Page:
The Push To Reform Pharmacy Benefit Managers And Improve Pricing Transparency

The healthcare industry is a layered one. Within those layers is the pharmacy industry, which includes more than 44,000 individual drug stores and pharmacy locations across the U.S.

And that industry itself has layers. 

In recent months, industry leaders and trade organizations have been pushing for increased regulation and reform of the practices used within one of those layers: pharmacy benefit managers. At UnitedRX, we support those efforts. 

Pharmacy benefit managers, also referred to as PBMs, are third-party entities that act as intermediaries between insurance companies and manufacturers of pharmaceutical products. Their role includes negotiating rebates with manufacturers, processing claims, creating pharmacy networks and formularies, and reviewing medication utilization. 

As U.S. healthcare costs remain a concern, if a barrier to care for some, more eyes are focusing on the role of the PBM. That layer within the industry, which essentially administers prescription drug benefits for insurers, has been known to slow down the prescription process. Just three entities control a majority of the market, and PBM practices are seen as at least one culprit in escalating and nontransparent drug prices. 

In response, a number of industry leaders are calling on Congress to enact reforms in the name of leveling the playing field and improving cost transparency as well as drug prices. 

A Look At PBM Problems

In a letter addressed to the U.S. House and Senate leadership in early February, a coalition of national pharmacy advocates pleaded with elected officials to enact PBM reforms “without delay.” The letter noted the previous bipartisan advancement of PBM-related reform initiatives, and urged congressional leaders to act in a way that halts the “harmful and aggressive” tactics that some PBMs utilize.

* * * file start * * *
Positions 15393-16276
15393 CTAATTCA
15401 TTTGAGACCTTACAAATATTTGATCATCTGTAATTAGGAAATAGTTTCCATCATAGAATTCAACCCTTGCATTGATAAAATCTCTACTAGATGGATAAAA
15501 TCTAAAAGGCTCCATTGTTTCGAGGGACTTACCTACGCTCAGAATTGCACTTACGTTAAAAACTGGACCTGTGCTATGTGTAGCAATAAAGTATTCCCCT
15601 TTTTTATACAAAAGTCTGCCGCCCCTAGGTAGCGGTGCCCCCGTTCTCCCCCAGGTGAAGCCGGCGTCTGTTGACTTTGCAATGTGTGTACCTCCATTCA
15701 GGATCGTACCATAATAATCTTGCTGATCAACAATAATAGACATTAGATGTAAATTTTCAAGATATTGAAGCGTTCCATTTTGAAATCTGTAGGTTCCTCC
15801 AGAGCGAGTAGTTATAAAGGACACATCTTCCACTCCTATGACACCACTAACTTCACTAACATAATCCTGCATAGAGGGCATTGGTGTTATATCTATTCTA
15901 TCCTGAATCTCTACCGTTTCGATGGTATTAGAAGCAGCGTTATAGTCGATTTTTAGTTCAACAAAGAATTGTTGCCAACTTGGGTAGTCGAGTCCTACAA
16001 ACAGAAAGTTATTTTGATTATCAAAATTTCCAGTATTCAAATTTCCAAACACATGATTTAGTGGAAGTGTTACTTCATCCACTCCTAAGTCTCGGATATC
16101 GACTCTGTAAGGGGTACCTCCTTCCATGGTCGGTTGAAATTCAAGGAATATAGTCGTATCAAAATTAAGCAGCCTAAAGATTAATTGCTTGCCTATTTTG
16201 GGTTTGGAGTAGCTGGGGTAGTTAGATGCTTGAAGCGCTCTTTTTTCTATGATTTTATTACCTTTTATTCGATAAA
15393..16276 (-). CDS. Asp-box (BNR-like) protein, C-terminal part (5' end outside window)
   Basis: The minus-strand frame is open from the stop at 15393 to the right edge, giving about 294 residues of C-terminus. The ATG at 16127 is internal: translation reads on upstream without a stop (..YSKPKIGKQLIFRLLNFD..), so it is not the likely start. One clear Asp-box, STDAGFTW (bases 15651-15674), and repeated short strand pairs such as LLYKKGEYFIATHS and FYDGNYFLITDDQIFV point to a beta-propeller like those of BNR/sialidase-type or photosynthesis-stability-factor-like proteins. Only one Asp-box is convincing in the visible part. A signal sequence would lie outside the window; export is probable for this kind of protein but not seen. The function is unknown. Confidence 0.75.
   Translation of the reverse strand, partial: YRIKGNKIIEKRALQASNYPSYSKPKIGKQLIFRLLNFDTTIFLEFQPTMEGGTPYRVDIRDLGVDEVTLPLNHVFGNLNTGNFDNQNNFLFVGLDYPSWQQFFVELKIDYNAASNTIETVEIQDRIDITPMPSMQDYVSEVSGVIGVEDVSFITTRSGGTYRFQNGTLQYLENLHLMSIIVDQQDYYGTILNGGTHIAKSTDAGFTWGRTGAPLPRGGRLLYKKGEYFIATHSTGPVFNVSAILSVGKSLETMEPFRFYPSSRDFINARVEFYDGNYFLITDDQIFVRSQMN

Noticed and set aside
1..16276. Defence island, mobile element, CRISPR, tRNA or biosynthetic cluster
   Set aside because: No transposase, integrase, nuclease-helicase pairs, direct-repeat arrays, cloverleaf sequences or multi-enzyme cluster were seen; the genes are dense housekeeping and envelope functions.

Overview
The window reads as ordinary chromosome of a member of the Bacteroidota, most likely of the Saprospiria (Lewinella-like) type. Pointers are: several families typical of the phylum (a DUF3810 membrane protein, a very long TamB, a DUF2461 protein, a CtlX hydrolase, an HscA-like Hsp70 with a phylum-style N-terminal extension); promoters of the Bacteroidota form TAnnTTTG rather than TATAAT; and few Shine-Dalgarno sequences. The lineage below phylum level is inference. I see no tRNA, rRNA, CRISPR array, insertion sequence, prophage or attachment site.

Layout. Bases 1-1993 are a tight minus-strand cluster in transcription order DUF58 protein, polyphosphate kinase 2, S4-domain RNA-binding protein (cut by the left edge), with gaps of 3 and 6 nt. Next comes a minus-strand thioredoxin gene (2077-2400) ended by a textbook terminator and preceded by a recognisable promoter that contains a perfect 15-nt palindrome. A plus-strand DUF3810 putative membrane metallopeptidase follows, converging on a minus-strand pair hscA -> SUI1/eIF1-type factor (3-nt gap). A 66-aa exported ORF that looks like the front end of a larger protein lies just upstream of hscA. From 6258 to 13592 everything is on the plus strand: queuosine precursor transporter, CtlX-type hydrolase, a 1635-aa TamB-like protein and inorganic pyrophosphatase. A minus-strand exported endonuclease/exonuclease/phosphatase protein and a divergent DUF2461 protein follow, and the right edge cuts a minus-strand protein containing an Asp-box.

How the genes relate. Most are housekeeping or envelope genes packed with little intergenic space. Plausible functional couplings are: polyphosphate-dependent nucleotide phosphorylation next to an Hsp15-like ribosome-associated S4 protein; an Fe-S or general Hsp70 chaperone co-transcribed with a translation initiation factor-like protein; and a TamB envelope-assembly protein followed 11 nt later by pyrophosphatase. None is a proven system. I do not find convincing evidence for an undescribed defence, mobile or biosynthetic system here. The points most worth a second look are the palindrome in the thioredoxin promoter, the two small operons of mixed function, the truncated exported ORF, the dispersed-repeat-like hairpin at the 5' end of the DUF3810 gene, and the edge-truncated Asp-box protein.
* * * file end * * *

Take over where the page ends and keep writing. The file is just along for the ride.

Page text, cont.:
One of those tactics is known as spread pricing. 

A practice that has been blamed for increasing the cost of prescription medication to consumers, spread pricing is PBM charges a health plan more medication than the PBM will pay the pharmacy that provides it. In their letter to congressional leaders, industry advocates have asked for a ban on the practice. 

One of the reasons PBMs have been able to utilize a spread pricing protocol is because they rarely — if ever — make their pricing agreements with manufacturers public. Industry advocates are asking for that to change. 

Who Is Applying Pressure?

While there are many moving parts within the PBM debate, a number of industry associations are taking the lead on applying pressure to those who have the ability to create change and lasting reform. 

The National Community Pharmacists Association, of which UnitedRX is a member, has been leading the charge in gaining bipartisan traction on the issue and advancing policy in both congressional chambers. 

In addition, the National Association of Chain Drug Stores, the National Grocers Association, the American Pharmacists Association, the National Association of Specialty Pharmacy and the Food Industry Association are all supporting this effort. 

PBM reform, if handled correctly, will ultimately help reduce the cost of prescription medications to consumers — in part — by mandating improved pricing transparency and regulating certain practices within the industry. 

At UnitedRX, we deliver a hometown pharmacy experience to more than 400 clients across the country. Contact us to learn more about how our approach to treatment can meet the pharmacy needs of your long-term care facility.